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Suspense Through the Lens

Alfred Hitchcock remains one of the most influential directors from Hollywood, especially for his work in suspense. North by Northwest does not fail to live up to expectation as Hitchcock’s directing takes the audience into the narrative. The use of point of view shots, long, moving camera work, and variations in distance all add to the personalization of the film for the viewer. Through the lens, the audience becomes one with the film and interacts with the characters as they try to solve the mystery of North by Northwest.

The film North by Northwest follows Roger Thornhill as he tries to piece together a tale of spies, murder, and seduction. The story starts with a series of long, flowing scenes with long to medium long shots. The camera follows the characters through buildings, cab rides, and streets with few to no cuts or other editing transitions. This technique allows the audience to follow the narrative as if viewing the scene in real life. The long and medium long shots allow the audience to view the entire scene and learn the basis of the story of who Roger Thornhill is.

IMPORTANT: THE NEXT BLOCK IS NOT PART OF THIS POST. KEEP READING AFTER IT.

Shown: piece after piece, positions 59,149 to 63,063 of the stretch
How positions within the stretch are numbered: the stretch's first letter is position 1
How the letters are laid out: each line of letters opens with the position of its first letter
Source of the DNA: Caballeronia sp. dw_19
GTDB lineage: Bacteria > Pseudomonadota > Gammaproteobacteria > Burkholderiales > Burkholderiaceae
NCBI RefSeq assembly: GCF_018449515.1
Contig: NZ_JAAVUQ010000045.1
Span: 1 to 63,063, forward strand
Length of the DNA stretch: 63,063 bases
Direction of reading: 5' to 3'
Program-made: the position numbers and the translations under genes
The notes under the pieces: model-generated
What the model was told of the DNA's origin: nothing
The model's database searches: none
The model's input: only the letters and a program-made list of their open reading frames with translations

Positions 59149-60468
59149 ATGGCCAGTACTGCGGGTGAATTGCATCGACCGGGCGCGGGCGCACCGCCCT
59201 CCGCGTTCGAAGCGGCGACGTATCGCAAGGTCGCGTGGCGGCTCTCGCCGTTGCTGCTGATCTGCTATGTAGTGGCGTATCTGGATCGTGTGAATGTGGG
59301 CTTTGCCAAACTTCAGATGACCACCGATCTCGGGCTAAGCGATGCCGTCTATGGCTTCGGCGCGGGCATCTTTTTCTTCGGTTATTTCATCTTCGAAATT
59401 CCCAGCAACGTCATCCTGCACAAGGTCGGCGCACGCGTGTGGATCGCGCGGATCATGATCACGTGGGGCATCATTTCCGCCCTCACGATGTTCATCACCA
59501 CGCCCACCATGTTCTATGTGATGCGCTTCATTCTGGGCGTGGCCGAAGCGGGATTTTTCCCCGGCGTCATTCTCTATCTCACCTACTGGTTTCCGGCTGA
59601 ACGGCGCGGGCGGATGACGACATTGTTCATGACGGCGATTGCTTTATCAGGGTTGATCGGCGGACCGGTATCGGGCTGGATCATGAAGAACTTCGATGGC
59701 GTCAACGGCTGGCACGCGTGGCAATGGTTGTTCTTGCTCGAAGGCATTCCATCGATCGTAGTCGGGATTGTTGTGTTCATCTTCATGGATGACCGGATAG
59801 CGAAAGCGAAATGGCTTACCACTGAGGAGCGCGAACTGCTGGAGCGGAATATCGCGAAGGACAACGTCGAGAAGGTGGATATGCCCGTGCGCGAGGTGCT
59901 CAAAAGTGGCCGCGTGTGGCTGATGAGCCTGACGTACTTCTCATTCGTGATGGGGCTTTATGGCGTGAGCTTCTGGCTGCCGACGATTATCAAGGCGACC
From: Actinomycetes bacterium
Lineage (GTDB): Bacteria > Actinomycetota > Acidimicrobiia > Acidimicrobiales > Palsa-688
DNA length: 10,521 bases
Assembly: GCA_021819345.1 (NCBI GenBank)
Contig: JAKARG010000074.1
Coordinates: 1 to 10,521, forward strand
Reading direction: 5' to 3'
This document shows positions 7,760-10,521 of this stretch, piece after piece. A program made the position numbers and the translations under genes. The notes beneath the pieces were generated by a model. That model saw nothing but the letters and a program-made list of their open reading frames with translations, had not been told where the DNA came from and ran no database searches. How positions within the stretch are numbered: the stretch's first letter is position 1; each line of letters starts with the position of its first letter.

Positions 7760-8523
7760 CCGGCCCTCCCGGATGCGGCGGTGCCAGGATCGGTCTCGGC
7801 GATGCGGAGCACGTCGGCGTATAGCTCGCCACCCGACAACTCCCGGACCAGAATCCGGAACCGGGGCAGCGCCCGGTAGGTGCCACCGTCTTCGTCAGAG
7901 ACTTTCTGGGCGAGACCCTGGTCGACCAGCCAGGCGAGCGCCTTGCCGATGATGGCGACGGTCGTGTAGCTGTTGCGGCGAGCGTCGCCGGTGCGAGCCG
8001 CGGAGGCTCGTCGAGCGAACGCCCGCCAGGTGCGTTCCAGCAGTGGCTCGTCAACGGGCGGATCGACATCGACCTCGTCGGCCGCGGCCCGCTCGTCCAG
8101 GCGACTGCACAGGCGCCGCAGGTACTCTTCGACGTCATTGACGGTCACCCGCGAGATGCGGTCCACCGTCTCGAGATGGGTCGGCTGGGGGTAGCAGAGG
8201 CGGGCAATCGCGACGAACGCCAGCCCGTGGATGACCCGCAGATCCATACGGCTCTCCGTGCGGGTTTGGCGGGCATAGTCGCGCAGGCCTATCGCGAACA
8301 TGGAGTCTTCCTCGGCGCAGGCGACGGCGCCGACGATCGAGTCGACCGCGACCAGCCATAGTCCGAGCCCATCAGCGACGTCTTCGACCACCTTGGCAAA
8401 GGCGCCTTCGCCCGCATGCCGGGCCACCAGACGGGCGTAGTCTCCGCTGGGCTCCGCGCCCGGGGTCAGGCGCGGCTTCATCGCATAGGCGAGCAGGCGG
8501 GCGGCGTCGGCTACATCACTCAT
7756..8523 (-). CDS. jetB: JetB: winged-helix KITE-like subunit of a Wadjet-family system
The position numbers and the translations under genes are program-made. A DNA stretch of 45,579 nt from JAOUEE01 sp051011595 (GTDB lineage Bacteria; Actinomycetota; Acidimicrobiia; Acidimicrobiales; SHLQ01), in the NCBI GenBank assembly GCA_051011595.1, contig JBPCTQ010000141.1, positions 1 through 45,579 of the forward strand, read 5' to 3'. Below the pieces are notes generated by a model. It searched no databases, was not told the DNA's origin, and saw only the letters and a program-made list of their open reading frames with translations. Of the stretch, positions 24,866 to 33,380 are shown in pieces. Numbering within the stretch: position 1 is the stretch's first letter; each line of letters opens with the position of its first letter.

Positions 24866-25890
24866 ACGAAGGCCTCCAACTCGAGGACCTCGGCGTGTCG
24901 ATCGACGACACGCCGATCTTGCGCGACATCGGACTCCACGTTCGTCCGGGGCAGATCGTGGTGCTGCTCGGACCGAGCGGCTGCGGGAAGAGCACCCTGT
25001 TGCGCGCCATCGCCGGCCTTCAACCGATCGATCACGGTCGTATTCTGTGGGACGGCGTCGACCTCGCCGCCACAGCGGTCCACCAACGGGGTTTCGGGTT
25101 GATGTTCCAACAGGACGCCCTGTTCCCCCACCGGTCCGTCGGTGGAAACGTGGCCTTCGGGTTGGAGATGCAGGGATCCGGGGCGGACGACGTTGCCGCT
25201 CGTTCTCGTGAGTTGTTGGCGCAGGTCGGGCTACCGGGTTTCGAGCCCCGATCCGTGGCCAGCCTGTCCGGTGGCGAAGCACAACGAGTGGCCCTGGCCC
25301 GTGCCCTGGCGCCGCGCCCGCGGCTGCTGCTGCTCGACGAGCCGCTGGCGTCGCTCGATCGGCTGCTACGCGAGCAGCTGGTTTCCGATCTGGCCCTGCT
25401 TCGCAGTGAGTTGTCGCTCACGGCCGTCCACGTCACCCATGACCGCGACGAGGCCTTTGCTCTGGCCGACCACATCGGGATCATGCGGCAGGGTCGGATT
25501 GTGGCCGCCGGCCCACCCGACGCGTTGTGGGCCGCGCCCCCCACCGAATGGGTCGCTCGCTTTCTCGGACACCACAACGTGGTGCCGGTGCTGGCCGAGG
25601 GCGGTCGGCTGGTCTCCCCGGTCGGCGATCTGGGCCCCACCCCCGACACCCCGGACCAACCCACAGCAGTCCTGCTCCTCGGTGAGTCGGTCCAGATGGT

In contrast, the love scenes between Eve Kendall and Roger Thornhill move much closer to the subjects. The relationship between Even and Roger on the train is much more personal than any other relationship in the film and thus Hitchcock sticks to much closer frame; hardly straying from a medium close-up. The audience becomes enraptured in the relationship as the focal point of the scene. The lack of cut edits compared to other films’ love scenes again gives the audience a closer relationship to the film.

By the middle of the film, Roger Thornhill has found himself in an isolated farmland outside of Chicago with little ahead of him but the occasional car passing by. The emptiness of the surrounding area is emphasized by first a point of view shot from Thornhill showing the landscape, then a cut to show Thornhill looking in that direction. These shots incorporate the viewer to see the film through Thronhill’s eyes. The point of view shots continue as the audience watch a plane fly towards the screen and almost hit both Thornhill and the camera. The camera angle matching Thornhill’s upward angle creates even more suspense of whether or not the plane will hit and kill him.

North by Northwest successfully incorporates the audience into the narrative through the camera lens. The choice of framing and scene editing leave the audience with a much more personal perception of the film. Introductory scenes such as the opening shots show long camera shots to open the story to the audience where as much more personal scenes like those with Eve Kendall move in. The incorporation of the audience to the story line adds to the suspense of the narrative, as not only is Roger Thornhill attempting to solve the mystery but the viewers as well. The airplane crash not only threatened Thornhill but also was shot as if the plane was heading straight for the audience.


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